Least pupation (16.3 ± 0.8) was recorded after the application of Ma-11.1+ spinosad (LC40) followed by Ma-11.1 + nitenpyram (LC40) which caused (18.3 ± 0.4) percent pupation (F=65, P=0.008, df = 6) (Table IV). On the other hand, least percent pupation (34.2 ± 0.9) after treatment of mixture (fungi + insecticides) was recorded after treatment with Ma-11.1+ nitenpyram (LC40) mixture, followed by Bb-01 + triazophos (LC40) causing (38.0 ± 0.3) precent mortality (F=109, P=0.0001, df=6) (Table IV).

The results depicted longest pupal duration after the application of higher concentrations of fungi + insecticide on laboratory population (Table V). Longest pupal duration (11.0 ± 0.3) days was recorded when mixture of Bb-01 + nitenpyram (LC40) followed Ma-11.1+ nitenpyram (LC40) (10.1 ± 0.7) days (F=56, P=0.002, df = 6). In contrast to this the binary mixtures application of fungi and insecticides under field condition showed longest pupal duration (10.0±0.3) (days) after treatment with Bb-01 + nitenpyram (LC40) (F=151, P=0.008, df = 6) as compared to the control.

Emergence after fungi + insecticides treatment

Lowest adult emergence (10.8 ± 0.6) was recorded after treatment with Ma-11.1+ nitenpyram (LC40) followed by (13.2 ± 0.9) treated with Ma-11.1+ spinosad (LC40) (F=158, P=0.001, df=6) (Table VI). Conversely lowest precent emergence (19.1 ± 0.4) was observed after application of Bb-01 + nitenpyram (LC40) (F=136, P=0.0076, df=6) under field conditions, while maximum precent emergence (97.9 ± 0.3) was recorded in the control treatment. The data regarding sex ratio after application of fungi and insecticides mixtures showed non-significant difference on all levels of treatments.




The current study was conducted to test the effectiveness of different insect pathogenic fungi and insecticides individually and in combinations against larval stages of C. pipiens. Our previous research has depicted the compatibility of these fungi with the insecticides (Akbar et al., 2012). The previous research has shown the effectiveness of entomopathogenic fungi against dengue mosquitoes (Scholte et al., 2007; Paula et al., 2008), while M. anisopliae and I. fumosorosea have been used as virulent fungi for the control of different insect pests of various crops (Kaufman et al., 2005; Sharififard et al., 2011; Mishra et al., 2011). In addition to this various entomopathogenic fungi in combination with insecticides have been used for the management of a number of insect pests in past (Sharififard et al., 2011; Archana and Ramaswamy, 2012; Kassab et al., 2014).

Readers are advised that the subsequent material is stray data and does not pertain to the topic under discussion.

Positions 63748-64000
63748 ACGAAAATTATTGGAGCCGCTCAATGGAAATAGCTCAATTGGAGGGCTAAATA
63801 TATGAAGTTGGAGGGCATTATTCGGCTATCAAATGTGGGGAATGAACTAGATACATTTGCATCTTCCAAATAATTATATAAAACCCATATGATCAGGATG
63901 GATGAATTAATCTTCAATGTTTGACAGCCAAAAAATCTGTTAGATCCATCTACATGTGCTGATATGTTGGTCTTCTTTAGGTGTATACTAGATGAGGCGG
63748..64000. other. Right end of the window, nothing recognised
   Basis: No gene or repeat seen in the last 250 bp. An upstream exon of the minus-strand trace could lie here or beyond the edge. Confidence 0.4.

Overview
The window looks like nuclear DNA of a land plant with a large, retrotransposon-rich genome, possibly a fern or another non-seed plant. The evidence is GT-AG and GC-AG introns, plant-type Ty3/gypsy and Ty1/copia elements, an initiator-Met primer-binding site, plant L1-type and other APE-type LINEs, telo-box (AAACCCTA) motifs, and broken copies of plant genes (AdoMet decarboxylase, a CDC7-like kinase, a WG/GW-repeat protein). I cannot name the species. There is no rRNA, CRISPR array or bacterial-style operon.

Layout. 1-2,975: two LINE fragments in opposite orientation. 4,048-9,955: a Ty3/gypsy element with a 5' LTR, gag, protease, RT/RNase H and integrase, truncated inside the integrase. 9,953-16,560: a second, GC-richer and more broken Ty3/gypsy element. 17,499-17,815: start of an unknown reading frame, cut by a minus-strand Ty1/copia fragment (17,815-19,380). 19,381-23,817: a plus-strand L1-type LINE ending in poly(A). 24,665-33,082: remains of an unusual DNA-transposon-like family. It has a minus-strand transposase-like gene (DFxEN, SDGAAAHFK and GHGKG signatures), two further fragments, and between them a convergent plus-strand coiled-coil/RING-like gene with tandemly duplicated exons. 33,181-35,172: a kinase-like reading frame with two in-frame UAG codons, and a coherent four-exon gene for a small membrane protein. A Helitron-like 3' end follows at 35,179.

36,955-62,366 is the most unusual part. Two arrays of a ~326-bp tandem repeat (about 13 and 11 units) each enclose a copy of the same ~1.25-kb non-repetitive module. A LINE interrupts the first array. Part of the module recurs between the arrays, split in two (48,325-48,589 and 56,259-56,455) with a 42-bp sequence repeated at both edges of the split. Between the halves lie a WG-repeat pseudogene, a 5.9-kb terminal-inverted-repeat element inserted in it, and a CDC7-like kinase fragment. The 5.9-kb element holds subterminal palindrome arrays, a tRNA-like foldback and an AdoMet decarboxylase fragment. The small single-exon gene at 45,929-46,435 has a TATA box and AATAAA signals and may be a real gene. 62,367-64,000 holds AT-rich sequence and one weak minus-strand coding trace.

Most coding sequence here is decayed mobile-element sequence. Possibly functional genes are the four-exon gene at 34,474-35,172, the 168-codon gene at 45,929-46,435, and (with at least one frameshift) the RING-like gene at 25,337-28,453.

Present study shows the combined effect of entomopathogenic fungi and synthetic insecticides on mortality and different biological parameters of C. pipiens. Highest larval mortality i.e., 73.3 and 71.5% in laboratory and field trials was recorded after the combined treatment of Ma-11.1 with spinosad (LC40), respectively which lies in favour of Anderson et al. (1989) who reported rapid mortality of Colorado potato beetle in laboratory and field trials due to combined application of B. bassiana with different insecticides. Similar results have been reported by Flores et al. (2004) and Pelizza et al. (2013) which depict decreased survival rate of Aedes aegypti after application of binary mixtures of entomopathogenic fungi and insecticides.

Percent pupation of C. pipiens was concentration dependent, higher concentrations of binary mixtures of entomopathogenic fungi and insecticides resulted in low percent pupation which lies in favor of Prasad and Veerwal (2012) who reported same results after application of B. bassiana on Anopheles stephensi. Pupal duration seemed to be prolonged after application of entomopathogenic fungi and insecticides in laboratory and field trails after application of binary mixtures (Bb-01 + nitenpyram LC40). The results are in accordance to findings of Malarvannan et al. (2010) who stated increased pupal duration of Spodoptera litura Fabricius (Lepidoptera: Noctuidae) after treatment of entomopathogenic fungi.

Percent emergence of C. pipiens varied with the concentration of mixtures in field and laboratory trails, which relates with the findings of El-Razik et al. (2013) who observed the decrease in the adult development after treatment of binary mixtures (fungi + insecticides) on Callosobruchus maculatus (F). On the other hand, the data regarding sex ratio of C. pipiens showed non-significant differences after treatment of mixture of fungi and insecticides both in laboratory and field trails. Similar results were observed by Shaalan et al. (2005) who reported abnormal sex ratio in A. aegypti after application of mixtures of fungi and insecticides. Combination of entomopathogenic fungi and insecticides showed potential to be used in mixtures to counter insecticide resistance (Farenhorsta et al., 2009). Binary application of insecticide and fungi cause stress and disease for better management of C. pipiens. In conclusion mixture of entomopathogenic fungi and insecticides could be used as an effective tool for integrated management of C. pipiens.




The authors thank editor and anonymous referees for their invaluable comments and suggestions.

Statement of conflict of interest

Authors have declared no conflict of interest.